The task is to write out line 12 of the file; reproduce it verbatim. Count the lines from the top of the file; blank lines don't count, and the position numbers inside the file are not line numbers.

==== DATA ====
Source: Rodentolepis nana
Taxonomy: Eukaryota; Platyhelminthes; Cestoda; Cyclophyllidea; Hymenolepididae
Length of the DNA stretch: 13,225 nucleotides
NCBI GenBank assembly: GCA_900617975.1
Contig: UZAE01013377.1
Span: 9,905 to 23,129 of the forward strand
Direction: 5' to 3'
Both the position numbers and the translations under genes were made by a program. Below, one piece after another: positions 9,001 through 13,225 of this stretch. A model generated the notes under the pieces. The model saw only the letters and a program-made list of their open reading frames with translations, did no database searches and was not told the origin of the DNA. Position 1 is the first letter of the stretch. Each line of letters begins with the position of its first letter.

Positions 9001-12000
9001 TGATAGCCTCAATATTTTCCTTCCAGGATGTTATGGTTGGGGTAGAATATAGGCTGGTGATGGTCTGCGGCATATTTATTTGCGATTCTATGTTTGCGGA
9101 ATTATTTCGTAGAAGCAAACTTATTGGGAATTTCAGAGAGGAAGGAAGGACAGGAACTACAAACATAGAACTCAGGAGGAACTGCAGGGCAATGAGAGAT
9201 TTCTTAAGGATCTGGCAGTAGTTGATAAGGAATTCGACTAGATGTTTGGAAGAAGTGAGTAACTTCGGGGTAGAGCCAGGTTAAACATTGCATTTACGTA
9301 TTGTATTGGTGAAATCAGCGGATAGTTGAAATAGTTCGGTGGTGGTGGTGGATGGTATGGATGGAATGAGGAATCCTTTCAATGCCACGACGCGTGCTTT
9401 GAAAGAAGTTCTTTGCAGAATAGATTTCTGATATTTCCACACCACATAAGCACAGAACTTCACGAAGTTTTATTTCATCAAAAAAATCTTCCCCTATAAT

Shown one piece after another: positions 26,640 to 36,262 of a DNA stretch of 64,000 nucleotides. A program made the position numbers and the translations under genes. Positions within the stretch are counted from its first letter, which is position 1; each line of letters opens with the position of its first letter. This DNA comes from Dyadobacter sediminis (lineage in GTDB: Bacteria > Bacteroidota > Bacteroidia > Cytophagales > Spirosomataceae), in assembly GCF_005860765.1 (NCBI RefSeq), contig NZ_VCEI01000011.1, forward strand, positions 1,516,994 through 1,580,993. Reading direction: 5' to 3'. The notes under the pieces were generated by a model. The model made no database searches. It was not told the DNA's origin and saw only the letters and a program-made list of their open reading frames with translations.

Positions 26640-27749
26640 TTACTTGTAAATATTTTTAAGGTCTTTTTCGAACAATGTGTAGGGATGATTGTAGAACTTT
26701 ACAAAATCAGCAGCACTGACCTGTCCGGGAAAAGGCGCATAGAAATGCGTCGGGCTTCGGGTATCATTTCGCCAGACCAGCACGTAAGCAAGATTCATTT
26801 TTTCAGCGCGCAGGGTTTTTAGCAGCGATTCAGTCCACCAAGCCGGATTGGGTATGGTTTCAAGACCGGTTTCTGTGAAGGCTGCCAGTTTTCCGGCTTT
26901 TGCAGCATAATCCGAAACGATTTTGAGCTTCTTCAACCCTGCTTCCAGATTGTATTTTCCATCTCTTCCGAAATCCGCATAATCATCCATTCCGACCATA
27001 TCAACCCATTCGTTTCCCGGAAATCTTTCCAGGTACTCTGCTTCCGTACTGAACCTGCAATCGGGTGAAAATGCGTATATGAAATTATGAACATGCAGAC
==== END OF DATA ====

9201 TTCTTAAGGATCTGGCAGTAGTTGATAAGGAATTCGACTAGATGTTTGGAAGAAGTGAGTAACTTCGGGGTAGAGCCAGGTTAAACATTGCATTTACGTA